By Whitney Bryen
Oklahoma Watch 

What you don't know and should about nursing home care


March 18, 2021

Whitney Bryen, Oklahoma Watch

In this file photo are Earl Prigmore, left, and Norm Lancaster, residents of Beadles Nursing Home in Alva. When interviewed last year, both said they would rather take their chances with COVID-19 than be confined to their rooms any longer. They both miss seeing family.

After a year of Covid-19 restrictions, Oklahoma's long-term care facilities are beginning to reopen to visitors. It could still be weeks or months before families are reunited.

Last March, nursing homes, assisted living communities, veteran centers and other long-term care facilities closed their doors to visitors to protect vulnerable residents. Annual inspections were halted to limit the number of people coming and going. Even the state's ombudsmen, resident advocates who investigate and resolve complaints against facilities, were shut out for months.

But outbreaks were imminent.

More than 13,000 residents and workers have contracted Covid-19, according to the state's latest report. At least 1,224 have died.

Following requests from Oklahoma Watch, the state health department began releasing Covid-19 infection and death numbers by facility to the public. But the numbers provided little insight into why outbreaks were hitting some facilities harder than others.

Vaccinations, Drops in Covid-19 Cases Create Optimism in Oklahoma

The trends have led to changes in the state's nursing home visitation policies and a new phase in the vaccination rollout.

For a year, many facilities have been operating in the dark allowing few outsiders in. Among them were state health department staff.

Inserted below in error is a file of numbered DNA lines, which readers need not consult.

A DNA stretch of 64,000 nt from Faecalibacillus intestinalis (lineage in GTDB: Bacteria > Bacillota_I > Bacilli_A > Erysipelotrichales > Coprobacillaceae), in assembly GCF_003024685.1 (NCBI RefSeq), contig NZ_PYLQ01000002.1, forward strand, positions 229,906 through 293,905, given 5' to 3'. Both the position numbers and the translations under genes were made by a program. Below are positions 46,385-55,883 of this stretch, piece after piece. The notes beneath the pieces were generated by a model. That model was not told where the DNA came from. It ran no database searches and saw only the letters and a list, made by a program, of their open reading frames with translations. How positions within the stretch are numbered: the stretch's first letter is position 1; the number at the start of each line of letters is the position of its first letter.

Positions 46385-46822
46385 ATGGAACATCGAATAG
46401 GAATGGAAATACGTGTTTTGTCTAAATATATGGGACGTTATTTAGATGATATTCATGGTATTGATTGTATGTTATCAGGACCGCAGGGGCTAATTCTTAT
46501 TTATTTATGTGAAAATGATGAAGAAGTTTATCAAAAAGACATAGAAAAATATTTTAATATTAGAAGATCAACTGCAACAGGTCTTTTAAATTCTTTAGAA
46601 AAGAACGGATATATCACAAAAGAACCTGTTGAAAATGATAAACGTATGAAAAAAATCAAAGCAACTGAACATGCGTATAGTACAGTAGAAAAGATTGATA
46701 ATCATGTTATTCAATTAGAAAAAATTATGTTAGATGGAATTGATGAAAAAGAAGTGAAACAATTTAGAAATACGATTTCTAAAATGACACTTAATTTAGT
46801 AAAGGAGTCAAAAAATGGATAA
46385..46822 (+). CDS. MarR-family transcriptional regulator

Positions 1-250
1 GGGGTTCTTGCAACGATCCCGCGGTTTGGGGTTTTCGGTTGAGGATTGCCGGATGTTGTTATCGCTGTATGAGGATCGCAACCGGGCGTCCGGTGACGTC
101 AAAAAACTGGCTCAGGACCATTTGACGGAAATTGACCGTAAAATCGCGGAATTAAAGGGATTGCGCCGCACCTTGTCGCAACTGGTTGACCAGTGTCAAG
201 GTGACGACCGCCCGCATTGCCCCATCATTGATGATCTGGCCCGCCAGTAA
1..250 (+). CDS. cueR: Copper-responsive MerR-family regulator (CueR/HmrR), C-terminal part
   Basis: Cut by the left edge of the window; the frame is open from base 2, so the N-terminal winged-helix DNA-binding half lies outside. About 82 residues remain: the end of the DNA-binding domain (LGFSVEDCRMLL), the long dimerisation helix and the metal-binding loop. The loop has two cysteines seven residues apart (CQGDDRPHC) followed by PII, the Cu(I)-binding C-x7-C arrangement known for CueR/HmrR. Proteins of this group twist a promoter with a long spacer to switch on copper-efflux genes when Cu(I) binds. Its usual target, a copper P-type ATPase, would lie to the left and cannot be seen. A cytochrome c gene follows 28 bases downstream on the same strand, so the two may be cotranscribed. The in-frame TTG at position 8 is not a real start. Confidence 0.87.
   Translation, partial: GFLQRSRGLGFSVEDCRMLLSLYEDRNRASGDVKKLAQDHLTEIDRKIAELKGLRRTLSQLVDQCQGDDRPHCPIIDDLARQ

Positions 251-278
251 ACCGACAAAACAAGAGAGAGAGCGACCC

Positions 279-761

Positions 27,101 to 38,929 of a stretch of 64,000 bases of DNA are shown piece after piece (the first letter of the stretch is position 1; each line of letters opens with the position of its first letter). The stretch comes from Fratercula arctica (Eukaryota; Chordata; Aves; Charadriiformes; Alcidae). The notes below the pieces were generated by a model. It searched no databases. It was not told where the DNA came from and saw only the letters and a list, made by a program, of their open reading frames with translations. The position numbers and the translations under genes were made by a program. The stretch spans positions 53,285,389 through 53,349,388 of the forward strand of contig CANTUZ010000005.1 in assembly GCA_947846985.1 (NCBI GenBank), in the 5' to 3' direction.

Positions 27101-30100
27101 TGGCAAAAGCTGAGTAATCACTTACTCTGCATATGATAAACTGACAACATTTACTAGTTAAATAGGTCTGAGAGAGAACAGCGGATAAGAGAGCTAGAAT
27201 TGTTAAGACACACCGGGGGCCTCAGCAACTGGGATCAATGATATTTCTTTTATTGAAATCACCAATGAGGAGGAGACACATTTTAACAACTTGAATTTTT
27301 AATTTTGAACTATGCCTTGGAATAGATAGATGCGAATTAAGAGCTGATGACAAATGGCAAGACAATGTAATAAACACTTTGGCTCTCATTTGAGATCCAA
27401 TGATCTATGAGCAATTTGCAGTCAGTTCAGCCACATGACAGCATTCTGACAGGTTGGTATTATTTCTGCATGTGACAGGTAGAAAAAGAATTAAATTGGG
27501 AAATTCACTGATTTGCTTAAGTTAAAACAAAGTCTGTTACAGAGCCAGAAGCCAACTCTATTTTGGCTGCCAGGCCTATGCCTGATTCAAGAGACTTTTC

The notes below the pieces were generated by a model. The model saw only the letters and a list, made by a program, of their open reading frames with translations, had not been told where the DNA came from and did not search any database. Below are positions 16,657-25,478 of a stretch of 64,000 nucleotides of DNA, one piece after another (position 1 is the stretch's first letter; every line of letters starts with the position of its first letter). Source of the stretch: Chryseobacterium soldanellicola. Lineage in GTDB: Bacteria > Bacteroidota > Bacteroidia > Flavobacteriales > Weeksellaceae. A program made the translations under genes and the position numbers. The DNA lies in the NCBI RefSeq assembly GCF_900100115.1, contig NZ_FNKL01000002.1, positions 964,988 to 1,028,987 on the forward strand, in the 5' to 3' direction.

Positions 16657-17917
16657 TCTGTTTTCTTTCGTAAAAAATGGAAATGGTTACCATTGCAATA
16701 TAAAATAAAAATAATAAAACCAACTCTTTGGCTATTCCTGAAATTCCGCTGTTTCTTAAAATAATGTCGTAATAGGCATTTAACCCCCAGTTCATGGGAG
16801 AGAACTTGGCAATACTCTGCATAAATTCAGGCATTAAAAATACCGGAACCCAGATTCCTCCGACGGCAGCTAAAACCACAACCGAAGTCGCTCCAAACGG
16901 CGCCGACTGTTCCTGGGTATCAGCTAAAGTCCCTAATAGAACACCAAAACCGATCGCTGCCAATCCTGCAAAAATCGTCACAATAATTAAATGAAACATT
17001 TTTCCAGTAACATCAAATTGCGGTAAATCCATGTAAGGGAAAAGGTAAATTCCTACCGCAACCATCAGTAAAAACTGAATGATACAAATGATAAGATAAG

Surveyors inspected more than 650 facilities statewide to ensure that workers were following new infection protocols - including the use of protective equipment, hand hygiene and quarantine guidelines - and recorded violations.

These reports are public. For families, they can provide rare information about how well their loved ones are being cared for during the pandemic. The state health department posts the reports to its website

The site is searchable only by facility, which limits broad searches. The reports are brief, with little detail when facilities are found in compliance. But details abound if violations are recorded.

The site also provides licensing and certification documents, ownership reports, complaint investigations and communication from federal regulators.

Oklahoma Watch is a nonprofit organization that produces in-depth and investigative journalism on important public-policy issues facing the state. The organization's website is at


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